The expression of nationhood is essentially a consequence of the modern era and the rise of nation-states. Modern nationalism binds together people who possess common cultural, linguistic, racial, historical, or geographical characteristics and who give their loyalty to the same political group. Modern nationalism helped to establish independent and sovereign states, to abolish medieval feudal privileges, and to reduce papal power in Europe in the seventeenth century.(1) After the nation-state system was established in Western Europe during the eighteenth and nineteenth centuries, modern nationalism began to spread to Asia as well as to the rest of the world. In the first half of the twentieth century, Asian peoples sought to build independent, sovereign states. Asian nationalism was identified with anticolonialism and anti-imperialism movements and became a powerful force for Asian modernization and development.
A revival of nationalism in many parts of the world has characterized the post-cold war era. After the collapse of the Soviet Union, nationalism, mixed with anti-Russianism, replaced Marxism and Leninism as the foundation for government role in the former Eastern bloc nations. East Europeans have been struggling to create independent and sovereign states free from Soviet influence. In Russia, nationalism was on the rise when NATO's expansion into Central Europe posed a threat to Russian security. Russian nationalists called for a Pan-Slavic nationalist movement to restore the Russian empire to its greatness under Peter the Great.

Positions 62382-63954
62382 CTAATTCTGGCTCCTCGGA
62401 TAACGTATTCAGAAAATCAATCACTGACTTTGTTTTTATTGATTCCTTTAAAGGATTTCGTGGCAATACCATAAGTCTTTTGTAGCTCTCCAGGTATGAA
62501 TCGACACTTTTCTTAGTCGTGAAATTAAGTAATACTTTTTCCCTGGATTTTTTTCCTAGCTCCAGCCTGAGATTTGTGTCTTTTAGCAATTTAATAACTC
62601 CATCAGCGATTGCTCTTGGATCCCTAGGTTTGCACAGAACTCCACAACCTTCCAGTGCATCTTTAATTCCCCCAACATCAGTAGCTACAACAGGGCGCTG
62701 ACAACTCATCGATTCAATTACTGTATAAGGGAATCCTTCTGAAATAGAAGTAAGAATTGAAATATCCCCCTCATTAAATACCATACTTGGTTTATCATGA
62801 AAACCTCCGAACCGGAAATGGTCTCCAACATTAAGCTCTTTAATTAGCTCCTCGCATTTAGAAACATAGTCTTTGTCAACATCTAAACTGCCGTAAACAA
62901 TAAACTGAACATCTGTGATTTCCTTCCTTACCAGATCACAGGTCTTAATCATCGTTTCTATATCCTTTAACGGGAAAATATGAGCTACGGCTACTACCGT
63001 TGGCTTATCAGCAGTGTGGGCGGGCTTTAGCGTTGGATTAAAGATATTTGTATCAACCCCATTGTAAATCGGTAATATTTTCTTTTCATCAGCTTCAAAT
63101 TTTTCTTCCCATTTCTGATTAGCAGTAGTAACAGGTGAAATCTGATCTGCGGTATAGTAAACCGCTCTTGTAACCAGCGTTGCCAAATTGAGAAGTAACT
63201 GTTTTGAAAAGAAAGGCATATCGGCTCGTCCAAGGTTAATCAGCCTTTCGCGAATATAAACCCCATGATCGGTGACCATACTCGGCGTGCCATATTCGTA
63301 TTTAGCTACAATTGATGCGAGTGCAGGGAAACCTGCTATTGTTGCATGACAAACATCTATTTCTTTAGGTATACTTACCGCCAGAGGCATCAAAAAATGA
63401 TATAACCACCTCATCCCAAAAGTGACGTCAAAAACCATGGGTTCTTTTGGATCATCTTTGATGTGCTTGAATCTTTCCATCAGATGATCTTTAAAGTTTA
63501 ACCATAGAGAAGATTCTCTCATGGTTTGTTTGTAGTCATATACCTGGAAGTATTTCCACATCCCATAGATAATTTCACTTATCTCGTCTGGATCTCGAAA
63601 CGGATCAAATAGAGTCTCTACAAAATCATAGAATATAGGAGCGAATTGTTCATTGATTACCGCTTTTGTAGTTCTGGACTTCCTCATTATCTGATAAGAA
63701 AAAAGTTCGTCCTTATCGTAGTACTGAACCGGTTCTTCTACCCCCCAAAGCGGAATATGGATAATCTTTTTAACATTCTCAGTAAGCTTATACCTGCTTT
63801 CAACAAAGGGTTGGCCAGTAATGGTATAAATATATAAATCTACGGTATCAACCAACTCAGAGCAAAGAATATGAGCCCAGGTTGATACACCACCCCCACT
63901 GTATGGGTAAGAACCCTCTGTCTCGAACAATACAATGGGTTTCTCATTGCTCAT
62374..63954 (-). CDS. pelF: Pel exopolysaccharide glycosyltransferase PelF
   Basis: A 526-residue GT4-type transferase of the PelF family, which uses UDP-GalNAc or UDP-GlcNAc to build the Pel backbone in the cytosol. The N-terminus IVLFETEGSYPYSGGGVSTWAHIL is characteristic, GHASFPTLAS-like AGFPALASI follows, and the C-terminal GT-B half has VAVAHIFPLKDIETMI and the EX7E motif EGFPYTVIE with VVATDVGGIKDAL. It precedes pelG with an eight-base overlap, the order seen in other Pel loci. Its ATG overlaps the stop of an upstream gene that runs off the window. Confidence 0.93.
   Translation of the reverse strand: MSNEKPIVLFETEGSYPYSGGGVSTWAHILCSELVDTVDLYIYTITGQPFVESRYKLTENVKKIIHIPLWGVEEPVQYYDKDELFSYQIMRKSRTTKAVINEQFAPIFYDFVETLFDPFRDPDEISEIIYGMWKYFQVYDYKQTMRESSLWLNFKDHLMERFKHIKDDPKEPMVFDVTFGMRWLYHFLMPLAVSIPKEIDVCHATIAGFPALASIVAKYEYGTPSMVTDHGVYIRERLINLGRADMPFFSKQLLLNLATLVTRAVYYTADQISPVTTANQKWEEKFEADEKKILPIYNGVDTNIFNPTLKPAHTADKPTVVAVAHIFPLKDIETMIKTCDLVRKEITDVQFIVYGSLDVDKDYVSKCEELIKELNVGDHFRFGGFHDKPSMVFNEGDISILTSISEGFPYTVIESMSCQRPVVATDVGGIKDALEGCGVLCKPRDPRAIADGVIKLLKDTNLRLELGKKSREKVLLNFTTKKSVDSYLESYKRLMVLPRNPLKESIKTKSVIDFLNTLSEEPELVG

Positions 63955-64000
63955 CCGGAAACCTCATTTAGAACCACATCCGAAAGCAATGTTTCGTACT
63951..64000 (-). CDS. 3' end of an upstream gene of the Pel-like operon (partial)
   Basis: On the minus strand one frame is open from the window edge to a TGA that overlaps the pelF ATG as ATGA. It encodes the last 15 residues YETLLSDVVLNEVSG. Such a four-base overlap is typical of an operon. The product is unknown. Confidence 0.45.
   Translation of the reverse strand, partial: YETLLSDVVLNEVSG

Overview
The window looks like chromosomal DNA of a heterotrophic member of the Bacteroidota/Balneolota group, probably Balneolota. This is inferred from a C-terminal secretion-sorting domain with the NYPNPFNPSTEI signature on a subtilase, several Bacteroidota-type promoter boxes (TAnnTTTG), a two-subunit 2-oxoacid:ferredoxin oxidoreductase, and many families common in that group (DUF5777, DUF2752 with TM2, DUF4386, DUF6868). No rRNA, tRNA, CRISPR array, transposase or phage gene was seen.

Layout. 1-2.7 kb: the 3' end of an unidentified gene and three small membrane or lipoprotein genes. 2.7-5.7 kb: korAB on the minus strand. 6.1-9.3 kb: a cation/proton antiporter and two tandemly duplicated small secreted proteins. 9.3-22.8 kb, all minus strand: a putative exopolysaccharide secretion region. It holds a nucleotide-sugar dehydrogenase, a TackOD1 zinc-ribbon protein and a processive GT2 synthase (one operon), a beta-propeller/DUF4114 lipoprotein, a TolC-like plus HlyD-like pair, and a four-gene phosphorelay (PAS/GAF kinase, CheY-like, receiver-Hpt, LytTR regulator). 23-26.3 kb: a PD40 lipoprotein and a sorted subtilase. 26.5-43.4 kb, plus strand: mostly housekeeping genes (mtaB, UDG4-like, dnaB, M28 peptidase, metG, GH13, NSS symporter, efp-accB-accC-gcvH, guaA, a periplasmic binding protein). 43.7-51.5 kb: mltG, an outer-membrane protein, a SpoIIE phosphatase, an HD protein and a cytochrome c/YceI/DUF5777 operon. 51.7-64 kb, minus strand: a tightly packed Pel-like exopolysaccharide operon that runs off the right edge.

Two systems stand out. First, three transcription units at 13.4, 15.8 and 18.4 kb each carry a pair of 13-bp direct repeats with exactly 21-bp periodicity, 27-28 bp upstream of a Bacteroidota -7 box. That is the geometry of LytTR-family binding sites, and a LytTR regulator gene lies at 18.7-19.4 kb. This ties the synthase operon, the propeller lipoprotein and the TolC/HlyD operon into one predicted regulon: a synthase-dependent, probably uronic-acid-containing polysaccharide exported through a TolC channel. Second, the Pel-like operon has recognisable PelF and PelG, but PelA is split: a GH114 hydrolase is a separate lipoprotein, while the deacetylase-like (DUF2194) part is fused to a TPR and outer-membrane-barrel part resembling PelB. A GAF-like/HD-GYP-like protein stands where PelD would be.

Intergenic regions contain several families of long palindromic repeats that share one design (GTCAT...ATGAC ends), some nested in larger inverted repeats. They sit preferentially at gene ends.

In Asia, in the 1990s, Asian nationalists opposed Western human rights standards as universal standards while favoring "Asian values," Singapore-style authoritarianism, and "new" Confucianism. Asian nationalists were irritated when Westerners increasingly criticized their human rights violations and were determined to say no to the West's demands for change. A proclamation of the new Asian nationalism was Malaysian Prime Minister Mahathir Mohamad's book, Asia Can Say No, advocating that Asia persist in taking its own road and resolutely say no to unreasonable demands from the West.(2)
In China, nationalism emerged well before Westerners came to East Asia.(3) Traditional Chinese nationalism, not regarded as part of the modern nationalist system, advocated Han chauvinism, the belief that Han culture was superior to other cultures in East Asia. The Chinese emperor was a divine appointee with a universal mandate from heaven. The Chinese viewed other countries as tributary states of their empire. Traditional Chinese nationalism was rooted in an arrogant belief in the superiority of Chinese civilization and justified China's cultural and demographic hegemony in Asia.